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Six things the Gaza Row shows us about this parliament

  • Politics

Pressure is intensifying for House of Commons Speaker, Sir Lindsay Hoyle, to go. 56˚ North Partner Gavin Shuker explores why chaos reigning at Westminster rarely rewards the incumbent party.

With the SNP’s Stephen Flynn stating that they no longer have confidence in him, pressure is intensifying for the Speaker, Sir Lindsay Hoyle to go.

Chaotic scenes in Parliament last night, initiated by a seemingly myopic row about the ordering of votes, sit incongruously against a backdrop of destruction in the Middle East. 

The debate yesterday was just that – a debate. The passing of a motion, calling another sovereign state to take a course of action it presently rejects, would not have changed that country’s policy. It wouldn’t have even changed this country’s policy. 

Despite this, the row still matters – and tells us something about the fault lines running through this parliament as we head into a decisive election year. 

1. Process still matters

The House of Commons speaker, Lindsay Hoyle didn’t break the written Parliamentary rules (the ‘standing orders’) but the unwritten ones. The UK, unlike most democracies, has a largely unwritten constitution. Many MPs view the unwritten rules (the ‘conventions’) as sacrosanct, or at the very least are extremely wary to vary them especially when it looks like to do so favours one group over the other. 

Hoyle – while elected as an Independent following his elevation to his position as the House of Commons referee – is actually, by background, a Labour figure. His decision to overrule the advice of his most senior clerk therefore, seemly helping Labour to get out of a difficult vote for its MPs in the process, was viewed as incendiary and led directly to the conflict during the SNP’s opposition day debate in the Commons last night.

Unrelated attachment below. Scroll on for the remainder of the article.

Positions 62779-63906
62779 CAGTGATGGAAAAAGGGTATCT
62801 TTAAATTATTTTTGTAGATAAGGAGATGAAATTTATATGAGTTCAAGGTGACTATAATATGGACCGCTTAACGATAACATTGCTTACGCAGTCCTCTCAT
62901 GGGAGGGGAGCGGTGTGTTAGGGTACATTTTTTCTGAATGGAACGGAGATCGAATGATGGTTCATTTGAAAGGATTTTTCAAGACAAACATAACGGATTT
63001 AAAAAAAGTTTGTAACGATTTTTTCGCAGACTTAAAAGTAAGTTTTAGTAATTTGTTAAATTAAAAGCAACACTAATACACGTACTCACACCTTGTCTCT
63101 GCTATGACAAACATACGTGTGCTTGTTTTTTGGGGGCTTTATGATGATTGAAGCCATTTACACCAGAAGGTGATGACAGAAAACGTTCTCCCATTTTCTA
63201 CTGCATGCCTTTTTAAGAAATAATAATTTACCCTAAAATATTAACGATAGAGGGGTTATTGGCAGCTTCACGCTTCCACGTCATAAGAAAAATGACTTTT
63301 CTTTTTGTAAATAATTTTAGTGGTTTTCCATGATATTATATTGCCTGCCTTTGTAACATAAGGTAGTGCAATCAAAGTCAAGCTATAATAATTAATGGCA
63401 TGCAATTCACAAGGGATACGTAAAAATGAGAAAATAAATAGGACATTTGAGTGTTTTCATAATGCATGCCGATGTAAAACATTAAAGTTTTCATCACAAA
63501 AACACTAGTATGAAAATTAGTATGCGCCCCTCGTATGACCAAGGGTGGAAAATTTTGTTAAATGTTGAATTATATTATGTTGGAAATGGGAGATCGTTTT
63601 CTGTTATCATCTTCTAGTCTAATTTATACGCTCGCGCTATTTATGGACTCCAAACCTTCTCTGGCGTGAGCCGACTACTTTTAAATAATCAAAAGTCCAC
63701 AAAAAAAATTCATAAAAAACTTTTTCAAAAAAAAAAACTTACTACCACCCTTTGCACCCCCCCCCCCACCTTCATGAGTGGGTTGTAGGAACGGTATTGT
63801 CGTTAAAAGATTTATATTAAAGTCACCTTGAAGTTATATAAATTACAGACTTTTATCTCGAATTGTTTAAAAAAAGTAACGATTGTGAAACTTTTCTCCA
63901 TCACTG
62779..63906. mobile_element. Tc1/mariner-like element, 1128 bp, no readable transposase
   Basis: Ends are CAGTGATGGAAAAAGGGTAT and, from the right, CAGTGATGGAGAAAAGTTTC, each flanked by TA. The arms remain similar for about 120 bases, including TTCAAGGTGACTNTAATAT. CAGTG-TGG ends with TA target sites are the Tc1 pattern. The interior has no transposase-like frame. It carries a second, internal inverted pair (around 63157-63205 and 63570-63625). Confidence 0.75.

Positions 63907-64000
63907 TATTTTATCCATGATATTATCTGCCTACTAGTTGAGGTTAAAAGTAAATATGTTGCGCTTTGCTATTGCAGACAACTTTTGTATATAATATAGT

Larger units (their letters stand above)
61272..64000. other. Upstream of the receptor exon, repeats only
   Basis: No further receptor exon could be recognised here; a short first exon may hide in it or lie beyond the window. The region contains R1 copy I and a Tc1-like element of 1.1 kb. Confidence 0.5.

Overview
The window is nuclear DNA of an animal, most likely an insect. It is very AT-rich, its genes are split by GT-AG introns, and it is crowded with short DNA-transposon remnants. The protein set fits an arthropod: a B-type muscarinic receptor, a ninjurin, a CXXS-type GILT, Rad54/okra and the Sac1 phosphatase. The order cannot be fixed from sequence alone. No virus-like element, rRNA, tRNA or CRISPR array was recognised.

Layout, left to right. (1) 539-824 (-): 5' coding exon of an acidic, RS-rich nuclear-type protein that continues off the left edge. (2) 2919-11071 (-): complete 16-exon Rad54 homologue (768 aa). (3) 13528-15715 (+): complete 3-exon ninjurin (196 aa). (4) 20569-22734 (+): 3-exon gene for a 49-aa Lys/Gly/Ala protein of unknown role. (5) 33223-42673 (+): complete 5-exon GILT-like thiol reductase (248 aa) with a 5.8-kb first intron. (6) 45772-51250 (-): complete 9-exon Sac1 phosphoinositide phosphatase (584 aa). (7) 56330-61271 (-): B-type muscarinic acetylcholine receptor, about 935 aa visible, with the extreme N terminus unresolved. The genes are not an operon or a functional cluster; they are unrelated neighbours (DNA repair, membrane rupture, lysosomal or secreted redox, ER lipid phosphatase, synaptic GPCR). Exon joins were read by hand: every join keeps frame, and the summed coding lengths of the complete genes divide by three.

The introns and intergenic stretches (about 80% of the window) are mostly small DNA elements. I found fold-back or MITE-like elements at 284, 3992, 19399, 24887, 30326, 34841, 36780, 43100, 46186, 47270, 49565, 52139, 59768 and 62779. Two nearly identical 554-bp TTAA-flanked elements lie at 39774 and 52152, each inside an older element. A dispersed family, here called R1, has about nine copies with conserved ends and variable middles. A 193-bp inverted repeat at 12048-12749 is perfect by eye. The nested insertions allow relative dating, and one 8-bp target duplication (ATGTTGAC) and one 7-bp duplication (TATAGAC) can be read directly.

2. Israel/Palestine remains a huge issue, particularly in Labour communities

Despite Keir Starmer’s strident support for the state of Israel in the aftermath of the 7 October attacks and their initial incursion into Gaza, many Labour MPs are under huge pressure in their own constituencies to emphasise the humanitarian situation of the Palestinians. Some inner-city communities – who tend to return Labour parliamentarians at election time – also have a significant Muslim diaspora, amongst which the support for a state of Palestine is overwhelming. 

It is worth thinking for a moment about the transmission mechanisms for such strong sentiment – elected representatives won’t only be seeing their inboxes fill up with thousands of constituents who demand a ceasefire, but also will be confronted by it from their own party members. Despite polling that has shown a significant drop off in support for Labour amongst Muslim voters, this is unlikely in and of itself to prove decisive in whether individual MPs win or lose their seats. 

In Scotland’s central belt however, these communities may have more impact on the outcome – something that will have featured in the SNP’s decision to lay out the differences between their and Labour’s respective positions in this way. And a lack of support amongst Labour Party members and local councillors – the backbone of any local ground campaign – will be keeping the party on edge as we head into an election year. 

 3. MPs safety *is* a quiet but hugely influential factor in what is playing out

To understand why Lindsay Hoyle was elected speaker, you have to first understand the intense concern – rarely spoken about by MPs – for their own safety. In the aftermath of Jo Cox’s murder in 2016, MPs security began to be taken much more seriously. Hoyle – then Deputy Speaker – led this charge, and became closely associated with reforms such as hardening MPs homes and local offices against violent attack. While he was widely viewed as sincere in his intensity for the agenda, in a workplace that is above all else, political, he was also seen by some as doing so to help lay out his stall for when MPs came to vote for a replacement for the previous speaker, John Bercow.